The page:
Speaking art

Nov 03 2013, 03:44 IST
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SummaryAfter a forceful keynote address on leadership at a conclave organised in the US by one of my business clients, General Colin Powell

After a forceful keynote address on leadership at a conclave organised in the US by one of my business clients, General Colin Powell, former US secretary of state, agreed to pose for photographs with participants. At the opportune moment, I shied away, so the keepsake picture at home has my wife alongside the General, but not me. On her query of my sudden disappearance, I replied, “Guernica”.

When Nazi and Fascist war planes bombed the Spanish town Gernika during the 1937 Spanish Civil War, Spanish artist Pablo Picasso was furious. He started painting his protest in Guernica, a huge 11x24 feet canvas. This painting has since become an anti-war icon used extensively in 1960s by anti-Vietnam demonstrators. A Guernica reproduction hangs in the UN headquarters in New

York. When in February 2003, Powell presented the US case for declaring war on Iraq, Guernica had to be covered as author Russell Martin wrote. Although I don’t support Powell’s move for war, I admire his sensitivity to conceal Guernica that’s so imbued with anti-war messaging.

Art is a medium where you don’t require a visiting card. I’ve found art’s extreme power to always have two elements, execution on canvas or sculpting form, and the artist’s imagination that creates influence beyond the canvas. Painting “is an instrument of war”, said Picasso. Art can be a medium of revolt as in Guernica, or it can spark invention. Here are two examples of artists drawing the future, latent movement of society. The automobile was ignited from 14th-century artist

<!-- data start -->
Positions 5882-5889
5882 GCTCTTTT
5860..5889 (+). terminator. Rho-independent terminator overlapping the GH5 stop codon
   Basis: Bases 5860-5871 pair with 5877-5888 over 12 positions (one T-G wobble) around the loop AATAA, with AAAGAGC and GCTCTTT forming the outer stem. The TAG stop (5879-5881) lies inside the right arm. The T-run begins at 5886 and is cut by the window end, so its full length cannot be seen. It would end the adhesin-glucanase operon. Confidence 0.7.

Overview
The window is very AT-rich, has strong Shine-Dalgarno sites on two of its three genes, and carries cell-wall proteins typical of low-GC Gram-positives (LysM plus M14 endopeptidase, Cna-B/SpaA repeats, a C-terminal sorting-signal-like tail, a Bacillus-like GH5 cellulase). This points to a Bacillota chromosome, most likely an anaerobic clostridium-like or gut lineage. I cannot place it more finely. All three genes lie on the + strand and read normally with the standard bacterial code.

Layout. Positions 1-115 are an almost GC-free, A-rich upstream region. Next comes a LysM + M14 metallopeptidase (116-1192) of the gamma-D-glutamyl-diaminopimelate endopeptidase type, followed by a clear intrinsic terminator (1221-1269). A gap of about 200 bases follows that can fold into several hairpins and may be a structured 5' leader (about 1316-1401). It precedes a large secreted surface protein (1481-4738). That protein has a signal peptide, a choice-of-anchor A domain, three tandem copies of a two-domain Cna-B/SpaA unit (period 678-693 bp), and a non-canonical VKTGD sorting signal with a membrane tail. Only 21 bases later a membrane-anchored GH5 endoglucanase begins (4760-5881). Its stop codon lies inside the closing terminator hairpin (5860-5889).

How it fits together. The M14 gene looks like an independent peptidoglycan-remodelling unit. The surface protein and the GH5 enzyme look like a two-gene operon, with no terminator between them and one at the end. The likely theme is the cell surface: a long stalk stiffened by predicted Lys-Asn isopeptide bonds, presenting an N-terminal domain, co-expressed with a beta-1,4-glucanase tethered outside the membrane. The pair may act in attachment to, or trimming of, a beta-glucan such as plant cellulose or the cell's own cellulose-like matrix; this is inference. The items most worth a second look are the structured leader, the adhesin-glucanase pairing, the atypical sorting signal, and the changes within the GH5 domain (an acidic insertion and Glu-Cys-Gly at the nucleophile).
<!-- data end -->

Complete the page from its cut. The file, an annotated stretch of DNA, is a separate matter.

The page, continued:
Simon Martini’s drawing, while 16th-century artist Leonardo da Vinci first drew the flying machine, the seed of today’s aviation industry. Art can be hetero-dimensional, converging ideas to be scientific, philosophical or seductive, communicating different elements to different people to take society forward.

Let me take you to an exhibition of my paintings I was invited to hold in the sophisticated Carlton hotel in Cannes, south of France. As I’d started my consulting business, I did not want to sell my paintings, so I informed the hotel my paintings were for exhibition only, not for sale. After the first day of the exhibition, the hotel PR person called to say a genuine art lover and collector wanted to buy four of my paintings, and insisted she has to meet me. The PR person persuaded me to at least meet her. Actually, I found that even holding an exhibition of my simple

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